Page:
Perception and the Sixth Sense

Have you seen him who makes his desire his god, and God sends him astray purposely, and seals up his hearing and his heart, and sets on his sight a covering? Who, then, will lead him after God [has condemned him]? Will you not then heed? Quran 45.23

And every soul shall come, with it a driver and a witness. (It will be said:) “Thou wast heedless of this; now We have stripped the veil (that covered thy understanding) from thine eyes, and incisive is thy sight this day!” [Quran 50:21-22].

Physical Senses
We give names to the ability to perform certain physical acts and group them under the label senses. Once, the senses were five, but now they number over a dozen. [See Senses, Wikipedia]. Modern science ably describes, in great detail, how each of our senses functions, the physical and chemical processes, and how they provide information interpreted by the brain.

We perceive the composite presented by our senses and call it reality. We compile, assimilate, store and review all the information provided by our senses with the goal of attaining such intangible emotions as happiness, security and tranquility.

It gives me a deep, comforting sense that ‘things seen are temporal and things unseen are eternal.’ [Helen Keller].

Limitations of Physical Senses
Unfortunately, our senses are limited in their ability fully to perceive. We know that some animals have senses with greater ranges than our own. The sense of smell of most mammals is much keener than humans. We also know that some animals have senses that we do not possess at all (e.g., electroreception and magnetoreception, the ability to detect electric and magnetic fields). 

Among humans, we know that some have better sight and hearing than others. In music, for example, some of us can identify and distinguish between sounds that many cannot. Music is particularly relevant in this discussion because there are so many components that can be defined and measured, but an intangible element, the “spirit” of music, remains outside scientific understanding.

In addition, psychological mechanisms within us can manipulate what we perceive, so that our senses can be fooled, distorted into illusions and misinterpretations. [See Illusions, Wikipedia] Moreover, we modify and expand perception to accommodate conscious awareness. This means that sometimes we see and hear what we want, not what is “real,” and that sometimes our mind interprets a reality greater than the sum of what the senses perceive. For example, Gestalt laws of similarity and proximity are used to design computer shortcuts in user interface engineering.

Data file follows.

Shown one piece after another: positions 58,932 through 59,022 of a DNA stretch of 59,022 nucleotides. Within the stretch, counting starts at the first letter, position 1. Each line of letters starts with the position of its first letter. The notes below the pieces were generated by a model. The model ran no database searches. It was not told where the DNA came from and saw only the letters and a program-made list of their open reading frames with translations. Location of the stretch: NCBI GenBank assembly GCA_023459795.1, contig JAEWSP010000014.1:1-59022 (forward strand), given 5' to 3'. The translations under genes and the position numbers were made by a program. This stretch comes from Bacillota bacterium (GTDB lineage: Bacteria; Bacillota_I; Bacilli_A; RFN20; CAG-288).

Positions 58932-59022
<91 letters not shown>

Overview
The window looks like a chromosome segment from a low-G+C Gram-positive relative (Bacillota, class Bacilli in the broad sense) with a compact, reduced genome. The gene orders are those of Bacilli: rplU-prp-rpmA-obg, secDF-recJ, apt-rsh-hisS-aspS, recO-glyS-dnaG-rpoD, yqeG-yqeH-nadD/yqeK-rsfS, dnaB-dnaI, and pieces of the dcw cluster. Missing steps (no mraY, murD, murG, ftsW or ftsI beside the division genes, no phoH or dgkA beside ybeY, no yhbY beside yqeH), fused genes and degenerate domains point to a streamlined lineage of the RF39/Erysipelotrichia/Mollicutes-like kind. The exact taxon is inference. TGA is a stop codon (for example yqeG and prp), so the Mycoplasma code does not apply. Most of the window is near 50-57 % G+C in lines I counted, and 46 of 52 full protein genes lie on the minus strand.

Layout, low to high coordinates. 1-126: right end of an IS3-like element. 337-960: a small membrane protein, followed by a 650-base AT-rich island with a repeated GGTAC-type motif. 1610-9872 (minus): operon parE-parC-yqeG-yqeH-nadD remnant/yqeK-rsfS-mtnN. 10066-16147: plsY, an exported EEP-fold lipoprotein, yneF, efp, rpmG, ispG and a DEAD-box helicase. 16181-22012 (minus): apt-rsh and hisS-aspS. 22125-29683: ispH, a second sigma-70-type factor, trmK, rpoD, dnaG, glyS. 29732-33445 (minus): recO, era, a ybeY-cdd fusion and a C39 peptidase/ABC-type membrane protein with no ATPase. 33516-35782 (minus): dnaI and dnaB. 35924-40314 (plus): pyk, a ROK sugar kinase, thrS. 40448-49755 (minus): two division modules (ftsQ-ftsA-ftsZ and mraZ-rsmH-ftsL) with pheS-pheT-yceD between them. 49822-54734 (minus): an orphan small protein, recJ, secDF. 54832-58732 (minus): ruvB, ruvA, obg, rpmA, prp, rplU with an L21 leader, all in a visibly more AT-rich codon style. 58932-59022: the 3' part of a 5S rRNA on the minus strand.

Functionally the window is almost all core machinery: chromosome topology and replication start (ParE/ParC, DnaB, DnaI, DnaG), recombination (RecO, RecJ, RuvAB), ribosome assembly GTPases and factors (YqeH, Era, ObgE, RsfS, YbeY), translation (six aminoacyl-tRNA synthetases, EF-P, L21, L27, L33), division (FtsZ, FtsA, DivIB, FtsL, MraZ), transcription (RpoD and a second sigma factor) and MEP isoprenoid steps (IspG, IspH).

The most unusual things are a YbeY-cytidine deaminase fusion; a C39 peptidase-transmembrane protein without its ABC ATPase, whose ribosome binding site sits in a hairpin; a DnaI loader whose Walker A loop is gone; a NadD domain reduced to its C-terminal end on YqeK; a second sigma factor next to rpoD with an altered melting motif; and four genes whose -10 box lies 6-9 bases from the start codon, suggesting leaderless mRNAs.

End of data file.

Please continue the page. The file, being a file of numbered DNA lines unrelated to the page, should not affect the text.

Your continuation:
Going one step further, science produces ever more powerful tools that assist our senses surmount our inability fully to perceive. As our cosmic universe is ever-expanding, so too are we experiencing expanding realms of information. New technologies, chemicals and physical procedures continually add to our sensible data. Spectrometers, imaging sensors, electron microscopes, magnetic resonance imaging, seismometers are examples of our ever-expanding specialized “senses.”

There are certain happy accidents which have the power of inducting man for a moment into this richer and more vital world . . . In these hours, human consciousness ascends from thought to contemplation; becomes at least aware of the world in which the mystics dwell; and perceives for an instant, as St. Augustine did, “the light that never changes, above the eye of the soul, above the intelligence.” This experience might be called in essence “absolute sensation.” It is a pure feeling-state; in which the fragmentary contacts with Reality achieved through the senses are merged in a wholeness of communion which feels and knows all at once, yet in a way which the reason can never understand . . . [Evelyn Underhill, Practical Mysticism, Ch. 2, “The World of Reality.”].